Patients' reports or clinicians' assessments: which are better for prognosticating?
BMJ Supportive & Palliative Care , May 2012
Paddy Stone, Bridget Gwilliam, Vaughan Keeley, Chris Todd, Matthew Gittins, Laura Kelly, Stephen Barclay, Chris Roberts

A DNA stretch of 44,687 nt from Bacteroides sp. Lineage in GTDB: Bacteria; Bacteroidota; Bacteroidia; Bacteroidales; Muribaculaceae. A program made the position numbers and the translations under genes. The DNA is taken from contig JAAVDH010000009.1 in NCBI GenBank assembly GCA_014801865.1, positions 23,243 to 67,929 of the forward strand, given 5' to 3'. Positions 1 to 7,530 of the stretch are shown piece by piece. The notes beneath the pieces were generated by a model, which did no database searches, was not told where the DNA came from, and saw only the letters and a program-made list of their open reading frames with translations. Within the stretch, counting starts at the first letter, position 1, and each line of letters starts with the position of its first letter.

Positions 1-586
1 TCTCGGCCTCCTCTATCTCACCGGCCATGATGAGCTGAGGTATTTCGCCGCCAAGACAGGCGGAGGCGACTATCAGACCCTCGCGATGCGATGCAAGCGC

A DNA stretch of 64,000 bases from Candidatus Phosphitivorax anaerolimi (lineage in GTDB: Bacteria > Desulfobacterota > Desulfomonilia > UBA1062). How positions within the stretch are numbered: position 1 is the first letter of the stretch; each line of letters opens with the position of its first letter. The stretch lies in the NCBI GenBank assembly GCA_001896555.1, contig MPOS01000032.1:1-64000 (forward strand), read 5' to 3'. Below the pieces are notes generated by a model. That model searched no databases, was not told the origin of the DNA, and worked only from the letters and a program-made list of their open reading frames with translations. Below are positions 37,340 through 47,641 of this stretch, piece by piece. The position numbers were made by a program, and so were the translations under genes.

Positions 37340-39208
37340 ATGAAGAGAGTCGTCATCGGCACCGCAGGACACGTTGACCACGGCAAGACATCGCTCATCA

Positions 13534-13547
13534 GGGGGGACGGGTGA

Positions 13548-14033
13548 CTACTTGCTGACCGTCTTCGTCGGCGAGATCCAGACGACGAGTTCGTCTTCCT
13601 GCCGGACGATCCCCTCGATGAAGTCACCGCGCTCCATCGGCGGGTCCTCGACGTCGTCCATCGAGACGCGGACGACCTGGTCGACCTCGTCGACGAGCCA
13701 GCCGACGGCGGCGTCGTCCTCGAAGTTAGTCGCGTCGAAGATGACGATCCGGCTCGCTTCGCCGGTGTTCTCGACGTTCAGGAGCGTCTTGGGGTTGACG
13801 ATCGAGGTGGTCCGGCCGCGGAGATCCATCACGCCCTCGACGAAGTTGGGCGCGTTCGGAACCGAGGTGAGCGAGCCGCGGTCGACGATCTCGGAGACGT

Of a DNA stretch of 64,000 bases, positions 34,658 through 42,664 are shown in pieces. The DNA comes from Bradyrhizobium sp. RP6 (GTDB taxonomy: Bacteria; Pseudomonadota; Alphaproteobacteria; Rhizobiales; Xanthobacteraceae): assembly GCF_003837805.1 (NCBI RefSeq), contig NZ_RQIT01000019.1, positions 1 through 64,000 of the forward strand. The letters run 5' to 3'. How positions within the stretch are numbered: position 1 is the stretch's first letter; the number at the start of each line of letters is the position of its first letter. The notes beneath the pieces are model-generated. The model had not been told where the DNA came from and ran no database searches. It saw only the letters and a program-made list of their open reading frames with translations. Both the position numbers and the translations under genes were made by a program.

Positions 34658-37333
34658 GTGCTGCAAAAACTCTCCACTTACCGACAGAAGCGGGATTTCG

The Prognosis in Palliative care Scale (PiPS) predicts survival in advanced cancer patients more accurately than a doctor's or a nurse's estimate. PiPS scores are derived using observer ratings of symptom severity and performance status. The purpose of this study was to determine whether patient-rated data would provide better prognostic estimates than clinician observer ratings. 1018 subjects with advanced cancer no longer undergoing tumour-directed therapy were recruited to a multi-centre study. Prognostic models were developed using observer ratings, patient ratings or a composite method that used patient ratings when available or else used observer ratings. The performance of the prognostic models was compared by determining the agreement between the models' predictions and the survival of study participants. All three approaches to model development resulted in prognostic scores that were able to differentiate between patients with a survival of 'days', 'weeks' or 'months+'. However, the observer-rated models were significantly (p<0.05) more accurate than the patient-rated models. A prognostic model derived using observer-rated data was more accurate at predicting survival than a similar model derived using patient self-report measures. This is clinically important because patient-rated data can be burdensome and difficult to obtain in patients with terminal illnesses.
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